Now that school was out for summer she either worked on her game in Jen’s driveway or headed out to her own job on Big Sister Island, which was close to Sour Cherry. The footpath through the woods at the end of the lane led right into the Peck’s Point Nature Preserve. The wooden causeway out to the island was just across a meadow from there. Molly’s friend Mitch used to live on Big Sister until he went away. Mitch watched movies for a living and had the hugest collection of DVDs Molly had ever seen. He was real cool about loaning them to her. Real cool period, even though he was a Knicks fan and everyone knew the Knicks sucked and the Celtics ruled. Molly missed him a lot. Although the old lady who’d moved into his house, Bella, was okay. Bella rescued stray kitties—eighteen of them at last count. She kept them in Mitch’s barn while she tried to find homes for them. She paid Molly five dollars a day to feed them and clean up after them. Some of the kitties liked to be petted. Others, the feral ones, would hiss at Molly and try to rake her.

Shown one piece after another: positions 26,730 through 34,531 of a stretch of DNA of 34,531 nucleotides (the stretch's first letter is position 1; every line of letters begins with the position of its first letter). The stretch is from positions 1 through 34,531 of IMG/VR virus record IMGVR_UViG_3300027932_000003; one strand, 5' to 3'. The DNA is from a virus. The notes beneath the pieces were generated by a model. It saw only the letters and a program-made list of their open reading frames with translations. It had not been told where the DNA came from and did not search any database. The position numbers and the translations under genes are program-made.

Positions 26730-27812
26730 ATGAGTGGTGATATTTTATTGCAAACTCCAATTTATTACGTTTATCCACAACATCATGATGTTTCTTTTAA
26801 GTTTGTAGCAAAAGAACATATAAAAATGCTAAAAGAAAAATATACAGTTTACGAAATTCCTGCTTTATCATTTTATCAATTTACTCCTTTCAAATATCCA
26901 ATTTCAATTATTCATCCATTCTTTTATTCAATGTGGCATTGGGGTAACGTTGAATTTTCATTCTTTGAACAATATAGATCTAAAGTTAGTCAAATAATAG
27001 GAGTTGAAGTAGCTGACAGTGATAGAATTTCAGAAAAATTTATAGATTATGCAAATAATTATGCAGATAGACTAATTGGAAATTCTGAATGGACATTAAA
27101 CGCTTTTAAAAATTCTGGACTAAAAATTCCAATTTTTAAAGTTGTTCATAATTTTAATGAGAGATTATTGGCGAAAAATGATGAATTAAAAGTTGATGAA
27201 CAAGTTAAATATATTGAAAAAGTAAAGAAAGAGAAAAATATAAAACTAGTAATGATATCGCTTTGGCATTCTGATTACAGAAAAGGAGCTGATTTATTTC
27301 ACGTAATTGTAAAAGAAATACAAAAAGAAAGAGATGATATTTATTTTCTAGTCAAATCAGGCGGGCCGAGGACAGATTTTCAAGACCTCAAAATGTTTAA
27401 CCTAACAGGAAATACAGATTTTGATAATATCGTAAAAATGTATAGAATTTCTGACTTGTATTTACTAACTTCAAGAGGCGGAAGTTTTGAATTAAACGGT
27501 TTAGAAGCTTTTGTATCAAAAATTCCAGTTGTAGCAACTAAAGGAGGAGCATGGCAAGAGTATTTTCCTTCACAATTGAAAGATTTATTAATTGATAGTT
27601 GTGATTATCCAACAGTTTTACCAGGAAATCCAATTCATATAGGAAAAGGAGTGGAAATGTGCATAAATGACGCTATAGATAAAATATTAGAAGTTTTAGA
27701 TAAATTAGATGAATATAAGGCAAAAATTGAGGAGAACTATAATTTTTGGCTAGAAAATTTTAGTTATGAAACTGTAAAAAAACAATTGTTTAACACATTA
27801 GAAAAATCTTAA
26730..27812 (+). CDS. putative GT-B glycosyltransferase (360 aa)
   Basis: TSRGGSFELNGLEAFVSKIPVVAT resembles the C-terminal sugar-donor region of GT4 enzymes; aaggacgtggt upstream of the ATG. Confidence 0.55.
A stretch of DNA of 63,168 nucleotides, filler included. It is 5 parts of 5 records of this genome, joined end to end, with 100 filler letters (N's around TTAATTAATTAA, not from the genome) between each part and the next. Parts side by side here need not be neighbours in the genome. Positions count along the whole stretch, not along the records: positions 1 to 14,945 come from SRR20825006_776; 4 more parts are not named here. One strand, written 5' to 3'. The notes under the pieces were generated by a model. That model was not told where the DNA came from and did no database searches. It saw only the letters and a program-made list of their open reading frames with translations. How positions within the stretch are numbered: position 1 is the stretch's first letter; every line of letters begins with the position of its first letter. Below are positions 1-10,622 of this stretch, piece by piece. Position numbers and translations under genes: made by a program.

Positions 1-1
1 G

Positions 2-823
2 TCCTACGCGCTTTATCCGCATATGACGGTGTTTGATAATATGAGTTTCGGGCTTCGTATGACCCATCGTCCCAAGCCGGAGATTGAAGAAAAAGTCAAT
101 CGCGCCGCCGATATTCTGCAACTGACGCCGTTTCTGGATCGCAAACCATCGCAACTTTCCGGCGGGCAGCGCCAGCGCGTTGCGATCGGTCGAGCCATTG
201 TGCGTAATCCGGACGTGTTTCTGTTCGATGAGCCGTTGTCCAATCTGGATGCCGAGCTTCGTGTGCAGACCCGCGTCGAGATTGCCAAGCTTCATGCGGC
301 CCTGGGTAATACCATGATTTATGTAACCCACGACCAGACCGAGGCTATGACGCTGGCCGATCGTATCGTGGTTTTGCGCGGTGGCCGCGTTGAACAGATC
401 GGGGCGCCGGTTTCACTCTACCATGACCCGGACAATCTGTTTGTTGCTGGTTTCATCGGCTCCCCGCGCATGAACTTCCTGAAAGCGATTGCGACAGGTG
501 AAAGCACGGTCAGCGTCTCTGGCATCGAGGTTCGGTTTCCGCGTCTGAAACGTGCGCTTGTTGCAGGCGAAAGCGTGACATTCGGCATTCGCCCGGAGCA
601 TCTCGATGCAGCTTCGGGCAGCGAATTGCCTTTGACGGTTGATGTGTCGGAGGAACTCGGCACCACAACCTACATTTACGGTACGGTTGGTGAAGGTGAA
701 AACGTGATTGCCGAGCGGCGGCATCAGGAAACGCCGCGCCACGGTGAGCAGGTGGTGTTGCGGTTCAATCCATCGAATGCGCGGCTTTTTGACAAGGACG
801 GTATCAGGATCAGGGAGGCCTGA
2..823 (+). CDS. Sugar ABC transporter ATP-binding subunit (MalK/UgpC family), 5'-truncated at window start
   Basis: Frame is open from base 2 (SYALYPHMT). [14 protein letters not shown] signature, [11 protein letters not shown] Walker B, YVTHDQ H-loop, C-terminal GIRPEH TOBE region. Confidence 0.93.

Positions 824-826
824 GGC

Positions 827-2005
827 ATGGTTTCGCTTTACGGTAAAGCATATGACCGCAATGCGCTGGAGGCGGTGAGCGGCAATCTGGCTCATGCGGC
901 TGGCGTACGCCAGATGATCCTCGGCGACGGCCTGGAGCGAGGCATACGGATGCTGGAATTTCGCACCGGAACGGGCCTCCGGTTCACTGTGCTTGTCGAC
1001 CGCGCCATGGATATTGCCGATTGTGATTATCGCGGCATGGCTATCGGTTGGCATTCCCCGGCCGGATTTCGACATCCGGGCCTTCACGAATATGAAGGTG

Big Sister was where Molly took her dad the night he did try to come home. It had been a total disaster. Clay went chest-to-chest with him out in the driveway. Told him he didn’t live there anymore, then proceeded to beat the snot out of him. Molly watched it all in horror from her tree house. Clay flailing away at him with his fists, kicking him in the ribs after he was down. By the time Molly had scrambled down and screamed at Clay to stop, her dad was lying on the ground in a bloody, sobbing heap. Clay told Molly if he ever saw her dad anywhere near the house again he’d "cut" him.